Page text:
Farm wins right to keep selling produce


A small farm that’s at the forefront of the urban agriculture trend can grow and sell produce without special permitting, the Encinitas Planning Department recently decided.

About three months ago, the city told Laurel Mehl, owner of Coral Tree Farm and Nursery, that she would need to apply for a minor-use permit if she wanted to continue commercial farming on the property.

Before the city’s recent decision, Mehl worried about the possibility of having to stop growing.

“A minor-use permit is a long, tough process,” she said. “And at the end of it, you can still be denied.”

However, the city reversed course after examining new evidence, stating on July 10 that Mehl has a right to sell to families and businesses like Whole Foods.

“I’m really happy they recognized we’ve been growing here for a long time and grandfathered our agriculture rights,” Mehl said when reached July 11.

She later added: “The community support has been heartwarming. I can’t express it in any other way. There has been love and hugs and people telling me it’s going to be OK.”

But the city says Mehl still needs a minor-use permit to continue educational tours and a community garden for which her 2-acre farm is known. The permit process can involve going before the Planning Commission and even City Council.

And city staff added that the farm can no longer provide cooking and yoga classes, arguing those aren’t related to agriculture.

The city began investigating the farm’s legal status after two neighbors blamed it for increased traffic in the area.

Mehl’s family has been farming there for 56 years — well before nearby homes in the neighborhood cropped up. Yet when the city incorporated in 1986, commercial farms in residential areas became “nonconforming.”

Nonconforming farms that cease selling goods for 180 days must obtain a use permit. And the city originally argued that the farm fell under that category, based on environmental records.

To prove otherwise, the city asked Mehl for tax records stretching back 25 years. However, aerial maps showing fruit trees on the land and other recent evidence ultimately persuaded the planning department that the farm has been active without a break.

A use permit runs $1,600, but there could be additional costs associated with mitigating traffic or other impacts.

Mehl noted she plans to pursue the permit to allow events with $1,600 she raised for the farm through the crowdfunding website IndieGoGo. And she’s hopeful the city will reconsider its stance on yoga and cooking classes on the farm.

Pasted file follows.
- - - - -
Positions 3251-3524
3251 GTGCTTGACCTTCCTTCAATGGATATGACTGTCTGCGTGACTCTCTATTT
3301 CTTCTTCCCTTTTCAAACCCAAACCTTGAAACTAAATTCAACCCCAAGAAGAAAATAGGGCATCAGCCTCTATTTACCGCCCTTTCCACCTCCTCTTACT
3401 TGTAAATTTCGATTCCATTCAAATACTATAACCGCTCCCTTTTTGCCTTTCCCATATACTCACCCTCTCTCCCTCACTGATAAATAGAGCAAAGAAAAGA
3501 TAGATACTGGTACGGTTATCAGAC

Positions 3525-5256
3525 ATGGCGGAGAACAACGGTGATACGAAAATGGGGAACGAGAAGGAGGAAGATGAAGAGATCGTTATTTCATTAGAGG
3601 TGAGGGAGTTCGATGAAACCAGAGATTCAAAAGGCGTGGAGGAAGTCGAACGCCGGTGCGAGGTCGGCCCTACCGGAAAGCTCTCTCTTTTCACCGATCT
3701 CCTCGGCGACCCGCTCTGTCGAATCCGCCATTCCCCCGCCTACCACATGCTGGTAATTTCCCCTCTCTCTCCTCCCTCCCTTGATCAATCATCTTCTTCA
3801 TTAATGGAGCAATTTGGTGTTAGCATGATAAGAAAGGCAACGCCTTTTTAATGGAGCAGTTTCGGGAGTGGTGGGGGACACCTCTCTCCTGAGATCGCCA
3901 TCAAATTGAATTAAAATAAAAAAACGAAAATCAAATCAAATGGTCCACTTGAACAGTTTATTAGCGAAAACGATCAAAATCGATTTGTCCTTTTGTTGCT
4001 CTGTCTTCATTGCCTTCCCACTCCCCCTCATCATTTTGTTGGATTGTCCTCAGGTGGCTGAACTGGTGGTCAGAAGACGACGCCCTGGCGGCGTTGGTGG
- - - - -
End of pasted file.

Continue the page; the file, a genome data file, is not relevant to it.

“I still think the city needs to be more flexible,” Mehl said. “I’d argue there is a link between agriculture and cooking. I’d add you see community farms across the county offering cooking and things like that.”

City Planning Director Jeff Murphy said city staff determined that yoga doesn’t support agriculture on the property.

But the city did find the community garden and educational tours are an acceptable “accessory use,” though a permit is needed because they aren’t protected under the property’s grandfathered growing rights, Murphy added.

“Those accessory uses are new to the property, and so they have to get a permit for those,” Murphy said.

Catherine Blakespear, a council candidate and attorney who represents Coral Tree, called the news a “partial victory.”

Blakespear said in an email and follow-up interview that it’s gratifying to see that the city recognizes there’s been continuous farming on the property. However, she said it’s unreasonable that the farm is being asked to get a use permit for educational tours, adding they’re akin to a homeowner hosting a gathering.

If homes were built on the property, they’d result in traffic, yet wouldn’t be required to obtain such a permit, Blakespear noted.

The city is in the midst of drafting an ordinance to ease permitting requirements for backyard commercial farms, modeled after the city of San Diego. Eventually, the ordinance will go before the Encinitas council for consideration.

Mehl said she’s hopeful it balances the needs of farmers and neighbors.

“If done right, we can introduce agriculture back into people’s lives without angst,” Mehl said. “It would be a huge asset to the community.”